Mars is more seismically active than the Moon


InSight has detected hundreds of earthquakes in just 10 months.


An artist's impression of the NASA InSight lander on the surface of Mars.

NASA/JPL-Caltech

By Richard A Lovett

NASA’s InSight Mars lander, which touched down in the Elysium Planitia region of Mars on 26 November 2018, has now detected hundreds of Martian earthquakes, some as large as magnitude 3 or 4.

Not that scientists are surprised that Mars is seismically active – the primary purpose of the InSight mission, after all, was to place a seismometer on Mars and use marsquakes to probe the Red Planet’s depths by seeing how their vibrations pass through them.

But until InSight actually began detecting marsquakes, there was no proof that they even existed: only theory saying they should.

Now, however, we know that Mars is more seismically active than the Moon, although much less active than the Earth, says the mission’s principal investigator, Bruce Banerdt of NASA’s Jet Propulsion Laboratory (JPL), who is the lead author of the first of a suite of papers in the journal Nature Geoscience.

Most of Earth’s earthquakes are associated with plate tectonics, but on Mars, which has no plate tectonics, most are probably caused by the slow cooling of the planet’s interior. “As the planet cools, it contracts and the brittle outer layers fracture,” Banerdt says.

It is also possible that some of these quakes are caused by the cooling and shrinking of magma chambers, says Suzanne Smrekar, the mission’s deputy principal investigator, also of JPL.

This image, captured by the deployment camera on InSight’s robotic arm, shows the protective wind and thermal shield which covers the seismometer.

NASA/JPL-Caltech

Two of the larger marsquakes, she says, have been traced to the Cerberus Fossae region, which has seen volcanic activity within the last 10 million years. “So it’s possible that there is magma at depth that is cooling,” she says.

So far, none of the marsquakes has been big enough to generate seismic waves powerful enough to allow scientists to probe all the way to the planet’s core.

But scientists are nevertheless obtaining an increasingly interesting picture of the planet’s outer layers, says Philippe Lognonné of the University of Paris, France, and first author of another Nature Geoscience paper.

To begin with, Lognonné says, the crust appears to have a discontinuity in the way it conducts seismic waves above and below a depth of about 10 kilometres – probably an indicator of the degree to which its top 10 kilometres have been fractured by asteroid impacts or ancient geological activity.

Also, he says, the propagation of seismic waves through the crust shows that it isn’t bone dry, like the crust of the Moon, but instead contains some degree of water – though how much is difficult to say.

“We do not have evidence either for or against concentrations of water, like an aquifer,” he says. “We just don’t have the kind of resolution to determine [that].”

Meanwhile, seismic data isn’t the only data being collected by InSight. Scientists are also using its radio signals to track tiny wobbles in Mars’s spin, hoping to use these to learn about its deep interior structure, Banerdt says.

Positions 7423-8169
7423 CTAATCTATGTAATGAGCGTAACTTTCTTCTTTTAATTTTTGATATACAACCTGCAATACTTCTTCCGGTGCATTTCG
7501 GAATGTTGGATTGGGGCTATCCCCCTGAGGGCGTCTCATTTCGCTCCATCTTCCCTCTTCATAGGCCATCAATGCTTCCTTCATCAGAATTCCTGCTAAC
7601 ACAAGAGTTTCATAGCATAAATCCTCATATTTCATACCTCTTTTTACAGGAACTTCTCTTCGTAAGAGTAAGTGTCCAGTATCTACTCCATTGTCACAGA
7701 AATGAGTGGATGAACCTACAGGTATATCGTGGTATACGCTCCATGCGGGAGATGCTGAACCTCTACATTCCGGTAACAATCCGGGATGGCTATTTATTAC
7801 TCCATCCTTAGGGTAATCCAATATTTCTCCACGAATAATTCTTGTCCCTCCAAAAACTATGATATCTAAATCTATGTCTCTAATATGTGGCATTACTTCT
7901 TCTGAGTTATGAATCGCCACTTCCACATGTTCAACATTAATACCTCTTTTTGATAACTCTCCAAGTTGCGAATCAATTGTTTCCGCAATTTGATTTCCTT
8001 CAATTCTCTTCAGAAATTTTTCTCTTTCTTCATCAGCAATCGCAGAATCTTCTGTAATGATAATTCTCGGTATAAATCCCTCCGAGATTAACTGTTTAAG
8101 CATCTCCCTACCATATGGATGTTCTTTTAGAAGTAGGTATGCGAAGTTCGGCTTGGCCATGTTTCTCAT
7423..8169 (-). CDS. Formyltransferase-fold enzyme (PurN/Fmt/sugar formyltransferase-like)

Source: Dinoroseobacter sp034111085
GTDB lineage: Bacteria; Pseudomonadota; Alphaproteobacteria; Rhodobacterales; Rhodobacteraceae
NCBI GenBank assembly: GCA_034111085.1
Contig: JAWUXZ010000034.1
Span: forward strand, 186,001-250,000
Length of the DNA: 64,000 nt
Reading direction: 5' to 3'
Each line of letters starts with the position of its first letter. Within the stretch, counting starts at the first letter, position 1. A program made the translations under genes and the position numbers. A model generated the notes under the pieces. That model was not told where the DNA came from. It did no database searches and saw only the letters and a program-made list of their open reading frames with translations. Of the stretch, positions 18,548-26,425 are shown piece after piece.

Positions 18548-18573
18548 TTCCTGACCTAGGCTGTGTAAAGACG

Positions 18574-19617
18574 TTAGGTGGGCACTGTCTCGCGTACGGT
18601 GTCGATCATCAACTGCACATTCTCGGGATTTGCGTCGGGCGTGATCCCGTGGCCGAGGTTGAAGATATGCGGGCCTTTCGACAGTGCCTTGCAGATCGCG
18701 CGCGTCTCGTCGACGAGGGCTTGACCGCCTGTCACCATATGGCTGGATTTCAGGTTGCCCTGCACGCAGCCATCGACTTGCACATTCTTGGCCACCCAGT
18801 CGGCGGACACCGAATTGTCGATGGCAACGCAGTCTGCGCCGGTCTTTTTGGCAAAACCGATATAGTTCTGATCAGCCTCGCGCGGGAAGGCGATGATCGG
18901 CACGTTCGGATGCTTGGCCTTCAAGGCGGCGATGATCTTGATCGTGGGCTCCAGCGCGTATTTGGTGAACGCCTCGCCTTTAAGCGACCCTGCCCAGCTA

Also, he says, the lander “is turning out to be an incredible weather station”, even though its weather-monitoring instruments were primarily intended to help seismologists compensate for vibrations caused by wind and air pressure fluctuations. “This is going to open up a whole new window of research on Mars,” he says.

Another interesting find is that the local magnetic field is 10 times stronger than expected. Not that this means that Mars has a magnetic field like the Earth’s says Catherine Johnson from Canada’s University of British Columbia, first author of a third paper.

Rather, she says, the field measured by InSight reflects the imprint of Mars’s ancient magnetic field, which was lost early in the planet’s history but is now frozen in magnetic particles contained in buried rocks that solidified when it was still strong.

What’s interesting, Johnson says, is that for the field to be present today, the rocks deep beneath the InSight landing site must never have heated up enough in the ensuing billions of years to lose their remnant magnetism – an important clue to the long-term evolution of the Martian interior.

Meanwhile, InSight continues to monitor marsquakes. The data in the Nature Geoscience papers, which cover the first 10 months of the mission’s operation, include 174 marsquakes. “We now have 450 in our catalogue,” Banerdt says.

Interestingly, he adds, the rate at which they are occurring has been increasing. “We don’t understand that at all,” he says, though noting it may have something to do with the planet’s orbit, or the slow progression of its seasons.

That, he says, is part of why the mission is slated to study the Red Planet for at least two years – one Mars year. “We’re wanting to see whether this is a cyclical effect, or if there’s something else going on,” he says.

Meanwhile, the mission is just beginning to produce important results. “We’re really in the Wild West of understanding,” Banerdt says. “As we start to learn what the data is telling us, we’ll start to answer questions a lot better.”

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Contrib ricklovett.jpg?ixlib=rails 2.1
Richard A. Lovett is a Portland, Oregon-based science writer and science fiction author. He is a frequent contributor to COSMOS.
  1. https://mars.nasa.gov/insight/
  2. https://mars.jpl.nasa.gov/gallery/atlas/elysium-planitia.html
  3. https://www.nature.com/articles/s41561-020-0544-y
  4. https://www.nature.com/articles/s41561-020-0536-y
  5. https://www.nature.com/articles/s41561-020-0537-x
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